Out with the old, in with the new. Kind of. The White House will select outgoing Senator Max Baucus, 72, as its pick for US ambassador to China, officials have confirmed, after Gary Locke announced in November that he would step down from the position in early 2014.
The senior senator from Montana and chairman of the Senate Finance Committee announced in April that he would not seek re-election in 2014, and senate aides said that the move has been in the works for several days now.
The Washington Post reports:
Kenneth Lieberthal, the national security director for Asia during the Clinton presidency, said Baucus’s appointment could be a good choice since he understands trade issues well. The Obama administration was probably looking for “someone of stature, someone Chinese know has access to White House and understands politics at home,” he said.
“It’s important to nominate and extend a prominent figure like him,” said Michael Green, a former Asia adviser in the George W. Bush administration.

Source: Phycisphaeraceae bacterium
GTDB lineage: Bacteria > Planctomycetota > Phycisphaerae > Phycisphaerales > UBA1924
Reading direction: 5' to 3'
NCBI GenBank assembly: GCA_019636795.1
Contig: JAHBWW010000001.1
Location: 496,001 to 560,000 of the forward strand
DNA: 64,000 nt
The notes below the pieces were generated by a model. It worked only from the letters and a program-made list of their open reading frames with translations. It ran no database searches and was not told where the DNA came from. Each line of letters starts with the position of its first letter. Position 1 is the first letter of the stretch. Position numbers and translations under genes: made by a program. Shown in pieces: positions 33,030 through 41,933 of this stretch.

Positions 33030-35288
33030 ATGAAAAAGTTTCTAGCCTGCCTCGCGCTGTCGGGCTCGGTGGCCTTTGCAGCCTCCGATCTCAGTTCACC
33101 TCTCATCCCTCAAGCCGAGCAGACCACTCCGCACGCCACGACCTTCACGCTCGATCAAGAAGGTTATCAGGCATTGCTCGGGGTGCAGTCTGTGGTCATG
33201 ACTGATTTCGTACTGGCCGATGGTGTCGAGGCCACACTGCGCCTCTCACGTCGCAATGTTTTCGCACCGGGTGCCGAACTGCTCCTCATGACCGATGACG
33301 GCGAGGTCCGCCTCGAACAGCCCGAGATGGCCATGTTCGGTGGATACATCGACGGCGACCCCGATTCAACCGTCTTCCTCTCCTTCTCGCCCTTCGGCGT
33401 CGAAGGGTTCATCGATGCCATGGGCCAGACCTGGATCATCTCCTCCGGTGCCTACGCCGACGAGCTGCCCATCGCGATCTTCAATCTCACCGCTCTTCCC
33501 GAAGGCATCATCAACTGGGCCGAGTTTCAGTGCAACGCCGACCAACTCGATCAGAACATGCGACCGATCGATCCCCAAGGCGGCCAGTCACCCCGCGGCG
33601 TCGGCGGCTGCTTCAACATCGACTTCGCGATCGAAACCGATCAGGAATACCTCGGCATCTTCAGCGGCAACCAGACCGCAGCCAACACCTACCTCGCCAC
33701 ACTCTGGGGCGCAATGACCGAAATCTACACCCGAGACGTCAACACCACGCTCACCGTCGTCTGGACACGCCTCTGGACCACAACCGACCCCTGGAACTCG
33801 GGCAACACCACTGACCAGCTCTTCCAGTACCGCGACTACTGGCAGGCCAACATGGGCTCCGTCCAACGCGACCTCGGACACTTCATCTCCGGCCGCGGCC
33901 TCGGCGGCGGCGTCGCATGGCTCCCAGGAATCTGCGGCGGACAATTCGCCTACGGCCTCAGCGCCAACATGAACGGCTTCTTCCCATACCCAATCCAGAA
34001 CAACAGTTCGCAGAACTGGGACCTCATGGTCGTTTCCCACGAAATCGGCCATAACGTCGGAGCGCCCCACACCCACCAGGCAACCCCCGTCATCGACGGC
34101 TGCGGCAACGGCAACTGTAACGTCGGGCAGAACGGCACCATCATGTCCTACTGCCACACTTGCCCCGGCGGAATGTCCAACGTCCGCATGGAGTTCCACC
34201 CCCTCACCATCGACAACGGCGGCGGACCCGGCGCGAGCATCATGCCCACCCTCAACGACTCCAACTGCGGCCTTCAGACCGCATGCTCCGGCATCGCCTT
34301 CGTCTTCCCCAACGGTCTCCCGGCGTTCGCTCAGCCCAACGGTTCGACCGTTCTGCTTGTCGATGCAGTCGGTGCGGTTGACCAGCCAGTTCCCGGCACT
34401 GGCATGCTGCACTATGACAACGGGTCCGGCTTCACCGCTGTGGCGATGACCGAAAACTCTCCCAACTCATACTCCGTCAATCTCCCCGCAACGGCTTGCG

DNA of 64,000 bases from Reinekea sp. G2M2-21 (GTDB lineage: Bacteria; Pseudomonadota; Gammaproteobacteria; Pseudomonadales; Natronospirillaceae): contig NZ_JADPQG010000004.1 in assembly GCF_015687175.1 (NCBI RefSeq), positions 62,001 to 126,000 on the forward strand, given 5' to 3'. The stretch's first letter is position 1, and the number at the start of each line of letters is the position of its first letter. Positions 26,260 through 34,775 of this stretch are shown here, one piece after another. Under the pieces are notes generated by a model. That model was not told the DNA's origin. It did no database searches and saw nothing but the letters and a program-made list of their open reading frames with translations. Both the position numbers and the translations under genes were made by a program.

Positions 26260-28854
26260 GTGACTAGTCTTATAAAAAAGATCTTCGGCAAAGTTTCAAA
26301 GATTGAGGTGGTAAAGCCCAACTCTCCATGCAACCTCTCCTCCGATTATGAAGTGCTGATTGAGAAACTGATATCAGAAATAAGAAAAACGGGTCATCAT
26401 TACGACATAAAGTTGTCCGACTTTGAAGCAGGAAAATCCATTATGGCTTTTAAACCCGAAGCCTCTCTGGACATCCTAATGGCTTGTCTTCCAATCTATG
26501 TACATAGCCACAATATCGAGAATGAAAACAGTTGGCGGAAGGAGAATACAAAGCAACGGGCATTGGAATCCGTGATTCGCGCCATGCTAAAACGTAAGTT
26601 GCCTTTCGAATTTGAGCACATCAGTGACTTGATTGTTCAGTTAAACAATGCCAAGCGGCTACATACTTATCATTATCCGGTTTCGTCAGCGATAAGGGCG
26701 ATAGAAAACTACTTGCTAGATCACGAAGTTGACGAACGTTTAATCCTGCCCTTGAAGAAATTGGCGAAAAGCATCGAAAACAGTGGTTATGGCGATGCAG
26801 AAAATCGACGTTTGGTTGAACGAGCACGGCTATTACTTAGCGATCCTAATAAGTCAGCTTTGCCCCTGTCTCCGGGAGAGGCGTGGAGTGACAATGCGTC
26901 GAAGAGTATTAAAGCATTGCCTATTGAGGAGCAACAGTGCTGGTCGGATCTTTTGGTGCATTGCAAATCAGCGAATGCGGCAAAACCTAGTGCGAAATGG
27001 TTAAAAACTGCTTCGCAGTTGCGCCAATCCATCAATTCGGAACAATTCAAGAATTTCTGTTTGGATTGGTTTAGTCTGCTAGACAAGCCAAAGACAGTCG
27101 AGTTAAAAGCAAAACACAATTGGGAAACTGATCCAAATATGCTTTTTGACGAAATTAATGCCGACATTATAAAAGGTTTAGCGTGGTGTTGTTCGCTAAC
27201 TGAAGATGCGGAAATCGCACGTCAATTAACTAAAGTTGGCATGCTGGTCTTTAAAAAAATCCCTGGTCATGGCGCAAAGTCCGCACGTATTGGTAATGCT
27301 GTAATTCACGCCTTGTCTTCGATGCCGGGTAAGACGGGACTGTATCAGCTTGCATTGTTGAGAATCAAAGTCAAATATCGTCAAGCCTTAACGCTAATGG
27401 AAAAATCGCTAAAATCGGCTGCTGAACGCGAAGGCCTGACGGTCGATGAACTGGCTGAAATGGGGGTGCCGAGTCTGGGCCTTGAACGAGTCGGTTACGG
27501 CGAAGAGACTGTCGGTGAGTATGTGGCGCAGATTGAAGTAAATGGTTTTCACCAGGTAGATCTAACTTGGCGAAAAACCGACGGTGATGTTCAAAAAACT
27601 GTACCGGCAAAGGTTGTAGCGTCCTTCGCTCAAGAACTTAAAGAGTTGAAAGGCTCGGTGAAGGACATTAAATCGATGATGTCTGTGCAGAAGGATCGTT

Xi Jinping meets with Max Baucus in Beijing on Oct. 13, 2010.
Washington Post also reasons that, while the decision to nominate Baucus took many people in Washington by surprise, it was likely because:
1. It (probably) increases the chances of Democrats holding onto his seat in 2014
2. It removes a credible critic of the Affordable Care Act from the scene [NY Times reports Baucus was a “conflicted architect of Mr. Obama’s health care law“]
3. Baucus has extensive experience when it comes to China, especially on trade issues
Locke announced resignation from his relatively short (yet memorable all the same) tenure as US ambassador to China so that he could rejoin his family in Seattle. Rumors had surfaced that Locke was involved in some extramarital romance in Beijing, but so far the allegations remain unfounded.
[Images via Weibo // Xinhua ]